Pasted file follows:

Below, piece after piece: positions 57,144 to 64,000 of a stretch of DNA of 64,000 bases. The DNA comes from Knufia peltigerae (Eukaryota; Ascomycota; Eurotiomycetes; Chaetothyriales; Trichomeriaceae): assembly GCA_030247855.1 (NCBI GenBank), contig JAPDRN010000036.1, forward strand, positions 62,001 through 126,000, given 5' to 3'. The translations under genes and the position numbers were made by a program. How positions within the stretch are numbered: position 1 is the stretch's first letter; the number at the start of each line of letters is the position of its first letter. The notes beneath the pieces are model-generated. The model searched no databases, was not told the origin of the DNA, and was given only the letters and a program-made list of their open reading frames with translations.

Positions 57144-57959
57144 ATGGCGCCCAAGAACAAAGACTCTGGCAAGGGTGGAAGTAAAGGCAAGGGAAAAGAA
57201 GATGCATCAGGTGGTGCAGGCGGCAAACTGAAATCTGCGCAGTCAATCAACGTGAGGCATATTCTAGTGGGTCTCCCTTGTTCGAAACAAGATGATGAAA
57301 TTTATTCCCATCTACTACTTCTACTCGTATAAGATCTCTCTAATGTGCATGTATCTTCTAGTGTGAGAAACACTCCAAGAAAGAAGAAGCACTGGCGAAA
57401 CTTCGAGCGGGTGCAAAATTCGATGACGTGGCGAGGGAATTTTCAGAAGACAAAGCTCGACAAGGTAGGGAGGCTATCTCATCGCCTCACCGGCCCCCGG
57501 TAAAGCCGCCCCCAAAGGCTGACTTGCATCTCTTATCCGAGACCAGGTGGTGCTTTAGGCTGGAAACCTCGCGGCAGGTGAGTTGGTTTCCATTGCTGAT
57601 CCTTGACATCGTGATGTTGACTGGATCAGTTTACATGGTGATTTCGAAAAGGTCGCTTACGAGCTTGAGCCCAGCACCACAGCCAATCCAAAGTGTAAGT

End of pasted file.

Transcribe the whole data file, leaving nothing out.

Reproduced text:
Below, piece after piece: positions 57,144 to 64,000 of a stretch of DNA of 64,000 bases. The DNA comes from Knufia peltigerae (Eukaryota; Ascomycota; Eurotiomycetes; Chaetothyriales; Trichomeriaceae): assembly GCA_030247855.1 (NCBI GenBank), contig JAPDRN010000036.1, forward strand, positions 62,001 through 126,000, given 5' to 3'. The translations under genes and the position numbers were made by a program. How positions within the stretch are numbered: position 1 is the stretch's first letter; the number at the start of each line of letters is the position of its first letter. The notes beneath the pieces are model-generated. The model searched no databases, was not told the origin of the DNA, and was given only the letters and a program-made list of their open reading frames with translations.

Positions 57144-57959
57144 ATGGCGCCCAAGAACAAAGACTCTGGCAAGGGTGGAAGTAAAGGCAAGGGAAAAGAA
57201 GATGCATCAGGTGGTGCAGGCGGCAAACTGAAATCTGCGCAGTCAATCAACGTGAGGCATATTCTAGTGGGTCTCCCTTGTTCGAAACAAGATGATGAAA
57301 TTTATTCCCATCTACTACTTCTACTCGTATAAGATCTCTCTAATGTGCATGTATCTTCTAGTGTGAGAAACACTCCAAGAAAGAAGAAGCACTGGCGAAA
57401 CTTCGAGCGGGTGCAAAATTCGATGACGTGGCGAGGGAATTTTCAGAAGACAAAGCTCGACAAGGTAGGGAGGCTATCTCATCGCCTCACCGGCCCCCGG
57501 TAAAGCCGCCCCCAAAGGCTGACTTGCATCTCTTATCCGAGACCAGGTGGTGCTTTAGGCTGGAAACCTCGCGGCAGGTGAGTTGGTTTCCATTGCTGAT
57601 CCTTGACATCGTGATGTTGACTGGATCAGTTTACATGGTGATTTCGAAAAGGTCGCTTACGAGCTTGAGCCCAGCACCACAGCCAATCCAAAGTGTAAGT